By Micah Donahue, principal, contact strategy director at Mechanica.
The influence online consumer reviews have on brands and product selection appears to be unstoppable. Important throughout the year but more so during the holiday gift buying season, online reviews from real customers can be the difference between a company making its number – or not. This holiday season was no different.
Two-thirds of consumers who responded to a survey by Influence Central say they are more likely to purchase a product if it receives a high star rating in e-commerce reviews. Ninety percent of consumers in the survey say that an online review is more important than input from a salesperson. And, according to a Social Trends Report from Bazaarvoice, Millennials – not surprisingly — are even more likely to rely on reviews. Eighty-four percent of them say consumer-written content on brand sites influences what they buy.
But it’s not just consumers who are paying attention to what’s being said about products online. As you might imagine, brands and retailers are paying more attention to online reviews today than at any time in recent memory.
It seems that every time someone buys something—from toothpaste to a new TV or a car—–a follow up request from the store or vendor asking for a review is soon to follow. So many consumers take these opportunities seriously enough that brands are hiring linguists to examine online reviews with the hope of finding clues about what goes into a good review, or a bad one.
In addition to helping consumers make their purchasing decisions, these reviews can serve as vital sales tools and brands are weaving them into the overall marketing and sales process. For example, where I work, we’ve been developing social media strategies for clients that are designed to maximize the positive and minimize the negative impact of online reviews. These strategies include researching and responding to questions and negative reviews, and also showing appreciation to those sharing positive feedback.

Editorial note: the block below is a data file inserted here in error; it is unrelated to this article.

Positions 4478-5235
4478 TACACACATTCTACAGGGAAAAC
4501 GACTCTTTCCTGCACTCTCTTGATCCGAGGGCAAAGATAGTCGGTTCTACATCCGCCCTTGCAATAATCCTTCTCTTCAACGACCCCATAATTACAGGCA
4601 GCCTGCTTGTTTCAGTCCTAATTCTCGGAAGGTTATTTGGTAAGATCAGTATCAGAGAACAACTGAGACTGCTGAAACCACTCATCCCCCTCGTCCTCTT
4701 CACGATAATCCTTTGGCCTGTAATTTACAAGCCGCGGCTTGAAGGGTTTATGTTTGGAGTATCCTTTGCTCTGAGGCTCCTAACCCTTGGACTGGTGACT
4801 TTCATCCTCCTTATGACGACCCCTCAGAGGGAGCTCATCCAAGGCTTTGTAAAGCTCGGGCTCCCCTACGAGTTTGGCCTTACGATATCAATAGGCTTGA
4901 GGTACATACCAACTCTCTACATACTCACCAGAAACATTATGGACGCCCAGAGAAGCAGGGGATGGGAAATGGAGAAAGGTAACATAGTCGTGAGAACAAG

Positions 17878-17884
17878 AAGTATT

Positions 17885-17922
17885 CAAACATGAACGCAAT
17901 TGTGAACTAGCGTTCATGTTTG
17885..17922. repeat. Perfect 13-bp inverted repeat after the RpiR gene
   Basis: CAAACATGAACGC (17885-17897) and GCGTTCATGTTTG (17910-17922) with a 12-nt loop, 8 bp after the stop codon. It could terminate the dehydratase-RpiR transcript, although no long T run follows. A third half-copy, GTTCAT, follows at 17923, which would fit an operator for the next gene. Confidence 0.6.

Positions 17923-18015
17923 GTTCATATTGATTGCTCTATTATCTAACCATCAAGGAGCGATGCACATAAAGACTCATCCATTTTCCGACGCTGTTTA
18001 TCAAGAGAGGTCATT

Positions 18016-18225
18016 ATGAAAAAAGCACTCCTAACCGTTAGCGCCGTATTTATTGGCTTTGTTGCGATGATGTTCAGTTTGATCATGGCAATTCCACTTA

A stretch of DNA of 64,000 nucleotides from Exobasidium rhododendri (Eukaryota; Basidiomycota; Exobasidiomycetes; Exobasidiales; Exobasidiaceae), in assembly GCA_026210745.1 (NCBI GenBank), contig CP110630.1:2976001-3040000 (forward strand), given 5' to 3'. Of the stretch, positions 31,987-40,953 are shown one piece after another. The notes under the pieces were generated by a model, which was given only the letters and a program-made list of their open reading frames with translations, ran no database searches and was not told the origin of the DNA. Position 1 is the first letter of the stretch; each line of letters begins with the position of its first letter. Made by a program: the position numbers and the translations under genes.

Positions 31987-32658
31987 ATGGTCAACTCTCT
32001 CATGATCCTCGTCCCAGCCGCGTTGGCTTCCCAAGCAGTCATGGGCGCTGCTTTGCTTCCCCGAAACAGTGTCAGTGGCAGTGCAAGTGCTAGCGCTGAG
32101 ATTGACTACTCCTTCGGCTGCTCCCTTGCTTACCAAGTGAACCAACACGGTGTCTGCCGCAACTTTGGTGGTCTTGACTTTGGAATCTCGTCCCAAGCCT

In this era of instant access to product reviews, keeping a brand well positioned must include being aware of what your customers are saying, even if they aren’t saying it directly to you. If you know what customers are saying, you can address issues head on, often turning an unsatisfied customer into one that speaks highly of your brand and your willingness to go the extra mile to serve the customer needs.
And don’t be afraid of negative reviews; embrace them as a chance to show how a brand values its customers beyond a single purchase. While customers that contact a company via social media are expecting a response, reviewers typically aren’t.
But they do expect a brand to demonstrate that it is in touch with the needs and interests of its customers.
This forms the basis of trust.
As an added bonus, in both positive and negative reviews– there will be nuggets of information (such as suggested improvements) that may be leveraged to increase sales. See this video from Google on the uptick in sales L.L. Bean saw from paying close attention to a consistently five-star reviewed sweater. Reviews have become a powerful force online, so make your response to them a consistent part of your overall digital strategy.
Micah Donahue is principal, contact strategy director at Newburyport-based marketing firm Mechanica. Since joining Mechanica, Donahue has led business initiatives for Fallon Community Health Plan, Saucony, Kronos, PTC and Communispace, and is currently working to launch a new international gaming platform.